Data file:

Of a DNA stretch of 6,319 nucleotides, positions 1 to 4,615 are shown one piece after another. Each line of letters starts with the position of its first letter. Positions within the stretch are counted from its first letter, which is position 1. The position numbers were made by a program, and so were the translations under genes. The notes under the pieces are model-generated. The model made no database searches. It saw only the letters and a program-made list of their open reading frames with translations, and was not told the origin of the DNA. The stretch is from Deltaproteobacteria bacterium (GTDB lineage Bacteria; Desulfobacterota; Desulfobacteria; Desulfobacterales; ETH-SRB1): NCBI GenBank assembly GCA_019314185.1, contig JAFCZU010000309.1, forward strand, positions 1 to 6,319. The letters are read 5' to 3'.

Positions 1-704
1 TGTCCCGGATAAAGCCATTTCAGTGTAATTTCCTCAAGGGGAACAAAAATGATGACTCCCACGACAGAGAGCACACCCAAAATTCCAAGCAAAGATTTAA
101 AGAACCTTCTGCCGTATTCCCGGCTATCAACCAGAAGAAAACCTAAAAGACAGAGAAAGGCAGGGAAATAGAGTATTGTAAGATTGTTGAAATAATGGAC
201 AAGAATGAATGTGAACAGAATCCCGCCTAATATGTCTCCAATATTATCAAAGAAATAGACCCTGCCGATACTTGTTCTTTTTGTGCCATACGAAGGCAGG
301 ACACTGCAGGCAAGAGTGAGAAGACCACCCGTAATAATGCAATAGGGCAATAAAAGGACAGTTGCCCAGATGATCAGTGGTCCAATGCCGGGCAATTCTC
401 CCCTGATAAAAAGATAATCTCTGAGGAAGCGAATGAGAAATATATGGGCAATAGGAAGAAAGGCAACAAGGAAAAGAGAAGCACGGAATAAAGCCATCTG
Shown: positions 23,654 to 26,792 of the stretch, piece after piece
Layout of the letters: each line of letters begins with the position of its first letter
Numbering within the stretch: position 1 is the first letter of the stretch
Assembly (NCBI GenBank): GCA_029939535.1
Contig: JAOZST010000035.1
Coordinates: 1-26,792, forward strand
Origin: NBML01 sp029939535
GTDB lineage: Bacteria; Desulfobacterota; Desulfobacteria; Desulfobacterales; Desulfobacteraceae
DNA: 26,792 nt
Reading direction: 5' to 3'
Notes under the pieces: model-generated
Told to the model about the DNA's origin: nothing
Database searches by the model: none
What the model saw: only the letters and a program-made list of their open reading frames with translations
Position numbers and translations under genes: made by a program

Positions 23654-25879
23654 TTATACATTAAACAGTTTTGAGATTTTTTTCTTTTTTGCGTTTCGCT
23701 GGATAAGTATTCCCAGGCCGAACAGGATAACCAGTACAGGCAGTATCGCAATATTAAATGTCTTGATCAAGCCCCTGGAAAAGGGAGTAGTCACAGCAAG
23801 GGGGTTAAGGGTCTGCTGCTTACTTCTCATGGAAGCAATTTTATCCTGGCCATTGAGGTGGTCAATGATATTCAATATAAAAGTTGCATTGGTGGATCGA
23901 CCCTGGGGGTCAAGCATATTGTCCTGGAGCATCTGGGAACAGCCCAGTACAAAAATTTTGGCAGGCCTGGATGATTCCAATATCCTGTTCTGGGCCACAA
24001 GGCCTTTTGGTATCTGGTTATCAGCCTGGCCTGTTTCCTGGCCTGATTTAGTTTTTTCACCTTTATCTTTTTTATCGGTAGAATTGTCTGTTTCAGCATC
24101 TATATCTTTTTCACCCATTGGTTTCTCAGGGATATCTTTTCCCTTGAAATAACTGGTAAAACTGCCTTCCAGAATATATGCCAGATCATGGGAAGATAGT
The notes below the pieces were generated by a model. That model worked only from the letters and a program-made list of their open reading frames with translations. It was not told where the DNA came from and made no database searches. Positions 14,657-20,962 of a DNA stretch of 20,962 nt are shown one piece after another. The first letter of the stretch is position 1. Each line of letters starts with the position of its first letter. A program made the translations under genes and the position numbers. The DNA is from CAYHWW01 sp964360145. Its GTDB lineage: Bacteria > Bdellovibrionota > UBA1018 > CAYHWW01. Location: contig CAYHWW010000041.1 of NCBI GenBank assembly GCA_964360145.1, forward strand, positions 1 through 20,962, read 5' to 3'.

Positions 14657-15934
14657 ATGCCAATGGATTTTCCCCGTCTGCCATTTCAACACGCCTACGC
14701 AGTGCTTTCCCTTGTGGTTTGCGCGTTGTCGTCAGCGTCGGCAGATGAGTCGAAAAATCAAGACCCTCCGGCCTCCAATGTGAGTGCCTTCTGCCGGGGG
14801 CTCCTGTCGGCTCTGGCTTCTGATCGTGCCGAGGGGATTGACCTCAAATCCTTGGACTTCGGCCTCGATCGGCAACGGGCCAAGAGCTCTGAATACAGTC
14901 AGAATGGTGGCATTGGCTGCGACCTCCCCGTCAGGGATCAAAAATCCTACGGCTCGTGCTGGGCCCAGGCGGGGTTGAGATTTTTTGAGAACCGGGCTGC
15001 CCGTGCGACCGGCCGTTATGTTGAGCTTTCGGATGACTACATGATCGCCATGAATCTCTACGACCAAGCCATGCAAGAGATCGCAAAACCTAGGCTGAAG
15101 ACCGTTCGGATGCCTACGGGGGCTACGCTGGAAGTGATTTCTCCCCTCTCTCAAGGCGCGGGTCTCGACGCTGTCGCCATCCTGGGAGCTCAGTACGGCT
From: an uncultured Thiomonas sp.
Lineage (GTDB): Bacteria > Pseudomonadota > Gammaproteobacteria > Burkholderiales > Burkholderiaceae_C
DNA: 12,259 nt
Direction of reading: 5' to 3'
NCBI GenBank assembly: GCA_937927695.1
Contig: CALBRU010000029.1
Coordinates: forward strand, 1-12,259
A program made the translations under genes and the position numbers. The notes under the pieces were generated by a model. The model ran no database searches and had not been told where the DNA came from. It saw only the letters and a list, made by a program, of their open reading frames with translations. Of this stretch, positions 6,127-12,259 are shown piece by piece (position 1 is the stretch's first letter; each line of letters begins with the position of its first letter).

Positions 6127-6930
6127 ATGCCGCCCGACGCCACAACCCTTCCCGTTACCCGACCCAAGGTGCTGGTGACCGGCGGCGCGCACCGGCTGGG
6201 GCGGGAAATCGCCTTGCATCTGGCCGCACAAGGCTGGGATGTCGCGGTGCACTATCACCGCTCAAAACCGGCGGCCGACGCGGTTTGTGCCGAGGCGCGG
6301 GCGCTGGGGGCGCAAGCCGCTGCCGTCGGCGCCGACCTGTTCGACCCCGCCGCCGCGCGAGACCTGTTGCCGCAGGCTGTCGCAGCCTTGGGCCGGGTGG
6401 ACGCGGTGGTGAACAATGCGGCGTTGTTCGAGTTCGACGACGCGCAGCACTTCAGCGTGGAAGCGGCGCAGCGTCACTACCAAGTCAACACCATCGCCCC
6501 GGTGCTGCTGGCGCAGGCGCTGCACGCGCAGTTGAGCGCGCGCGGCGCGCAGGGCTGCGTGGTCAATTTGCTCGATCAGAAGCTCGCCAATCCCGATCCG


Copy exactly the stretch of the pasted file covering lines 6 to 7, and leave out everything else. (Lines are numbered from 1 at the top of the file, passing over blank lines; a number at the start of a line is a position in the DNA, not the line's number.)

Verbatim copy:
301 ACACTGCAGGCAAGAGTGAGAAGACCACCCGTAATAATGCAATAGGGCAATAAAAGGACAGTTGCCCAGATGATCAGTGGTCCAATGCCGGGCAATTCTC
401 CCCTGATAAAAAGATAATCTCTGAGGAAGCGAATGAGAAATATATGGGCAATAGGAAGAAAGGCAACAAGGAAAAGAGAAGCACGGAATAAAGCCATCTG